The number of wild tigers in Nepal has nearly tripled, officials said Friday. The country’s efforts to save tigers from extinction have increased their numbers from 121 in 2009 to 355 in 2022.
Human encroachment on tigers’ habitats, deforestation, and poaching have destroyed tiger populations across Asia. In 1900, more than 100,000 tigers roamed the world, but that number fell to an all-time worldwide low of 3,200 in 2010.
In 2010, Nepal and twelve other countries signed a pledge to double their numbers by this year. Nepal is the only country that succeeded. The Tiger Conservation Plan is backed by several celebrities, including actor Leonardo DiCaprio.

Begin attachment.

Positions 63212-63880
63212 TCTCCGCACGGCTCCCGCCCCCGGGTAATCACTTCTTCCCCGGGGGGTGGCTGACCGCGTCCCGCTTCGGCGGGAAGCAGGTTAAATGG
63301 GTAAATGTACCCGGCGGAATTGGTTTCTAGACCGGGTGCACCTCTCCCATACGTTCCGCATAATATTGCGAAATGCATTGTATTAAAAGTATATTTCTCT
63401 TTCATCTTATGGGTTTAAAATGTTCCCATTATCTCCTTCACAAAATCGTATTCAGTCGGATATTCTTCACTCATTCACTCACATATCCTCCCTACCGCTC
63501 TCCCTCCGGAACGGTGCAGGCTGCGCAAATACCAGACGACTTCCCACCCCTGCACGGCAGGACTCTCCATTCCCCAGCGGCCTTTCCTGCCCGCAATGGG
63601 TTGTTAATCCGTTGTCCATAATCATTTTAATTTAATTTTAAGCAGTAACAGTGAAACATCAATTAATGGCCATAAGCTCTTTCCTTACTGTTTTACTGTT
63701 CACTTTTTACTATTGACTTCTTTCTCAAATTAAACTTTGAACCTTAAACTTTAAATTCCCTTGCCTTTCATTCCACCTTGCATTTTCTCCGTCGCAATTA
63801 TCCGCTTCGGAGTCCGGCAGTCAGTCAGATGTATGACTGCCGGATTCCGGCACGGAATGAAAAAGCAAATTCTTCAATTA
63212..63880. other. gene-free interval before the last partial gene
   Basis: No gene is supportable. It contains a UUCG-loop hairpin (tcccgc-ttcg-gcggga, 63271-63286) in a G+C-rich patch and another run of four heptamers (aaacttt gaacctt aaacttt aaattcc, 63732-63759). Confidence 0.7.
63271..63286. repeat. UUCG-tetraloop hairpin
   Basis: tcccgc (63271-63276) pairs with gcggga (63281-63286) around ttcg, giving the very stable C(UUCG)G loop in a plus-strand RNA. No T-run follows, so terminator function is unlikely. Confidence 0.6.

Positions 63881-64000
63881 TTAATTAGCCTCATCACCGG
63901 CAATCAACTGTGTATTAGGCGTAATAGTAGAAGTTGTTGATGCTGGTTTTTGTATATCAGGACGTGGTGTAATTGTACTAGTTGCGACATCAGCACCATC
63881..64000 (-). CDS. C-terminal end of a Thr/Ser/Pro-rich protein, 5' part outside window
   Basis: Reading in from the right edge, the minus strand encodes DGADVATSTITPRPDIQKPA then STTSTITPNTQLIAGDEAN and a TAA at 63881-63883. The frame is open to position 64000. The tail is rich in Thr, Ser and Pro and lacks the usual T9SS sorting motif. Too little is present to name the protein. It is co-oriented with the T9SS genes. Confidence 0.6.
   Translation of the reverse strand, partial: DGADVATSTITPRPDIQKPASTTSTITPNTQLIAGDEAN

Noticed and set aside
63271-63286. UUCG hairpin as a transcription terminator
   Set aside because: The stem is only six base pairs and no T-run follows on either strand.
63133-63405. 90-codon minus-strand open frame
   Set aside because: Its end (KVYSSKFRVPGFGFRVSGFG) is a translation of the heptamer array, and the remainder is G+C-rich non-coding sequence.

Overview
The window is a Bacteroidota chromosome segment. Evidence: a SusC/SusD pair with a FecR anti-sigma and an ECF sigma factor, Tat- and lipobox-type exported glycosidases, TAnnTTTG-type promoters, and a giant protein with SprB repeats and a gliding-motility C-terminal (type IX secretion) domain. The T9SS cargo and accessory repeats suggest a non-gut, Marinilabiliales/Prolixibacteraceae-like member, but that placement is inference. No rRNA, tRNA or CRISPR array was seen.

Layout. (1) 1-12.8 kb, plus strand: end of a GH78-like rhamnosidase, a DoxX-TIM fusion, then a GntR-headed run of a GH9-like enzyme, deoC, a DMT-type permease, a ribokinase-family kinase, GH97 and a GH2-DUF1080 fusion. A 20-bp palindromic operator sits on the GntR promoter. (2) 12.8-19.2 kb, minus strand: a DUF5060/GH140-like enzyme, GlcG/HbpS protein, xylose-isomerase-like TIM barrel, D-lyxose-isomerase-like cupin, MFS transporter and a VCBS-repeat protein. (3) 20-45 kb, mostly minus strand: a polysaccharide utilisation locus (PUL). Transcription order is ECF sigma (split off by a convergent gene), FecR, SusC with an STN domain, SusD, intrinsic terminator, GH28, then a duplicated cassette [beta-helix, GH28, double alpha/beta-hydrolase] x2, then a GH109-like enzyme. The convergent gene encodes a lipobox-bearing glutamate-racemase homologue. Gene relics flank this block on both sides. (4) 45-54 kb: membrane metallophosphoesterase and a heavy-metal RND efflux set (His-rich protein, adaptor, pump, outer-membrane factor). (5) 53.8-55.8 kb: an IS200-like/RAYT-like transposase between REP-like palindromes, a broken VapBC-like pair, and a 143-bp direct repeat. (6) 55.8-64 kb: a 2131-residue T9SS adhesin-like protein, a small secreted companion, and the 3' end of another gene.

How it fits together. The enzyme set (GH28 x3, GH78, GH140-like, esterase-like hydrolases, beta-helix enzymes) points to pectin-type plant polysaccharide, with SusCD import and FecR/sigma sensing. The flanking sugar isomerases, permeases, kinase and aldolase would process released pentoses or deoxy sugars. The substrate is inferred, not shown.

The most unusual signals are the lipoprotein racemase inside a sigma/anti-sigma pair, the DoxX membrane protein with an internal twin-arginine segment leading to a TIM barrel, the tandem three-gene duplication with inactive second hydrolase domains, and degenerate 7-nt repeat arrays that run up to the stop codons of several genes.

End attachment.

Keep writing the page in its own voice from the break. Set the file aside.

Conservationists researched the tiger population with thousands of motion-sensitive cameras set up across areas in Nepal where tigers live. A team of wildlife experts combed through thousands of images to identify individual animals based on their unique stripes.
“The challenge now is to manage it, and manage the tiger-human conflict…we need to take an integrated approach to minimise the problems,” World Wide Fund for Nature’s (WWF) Nepal representative Ghana Gurung told news agency AFP.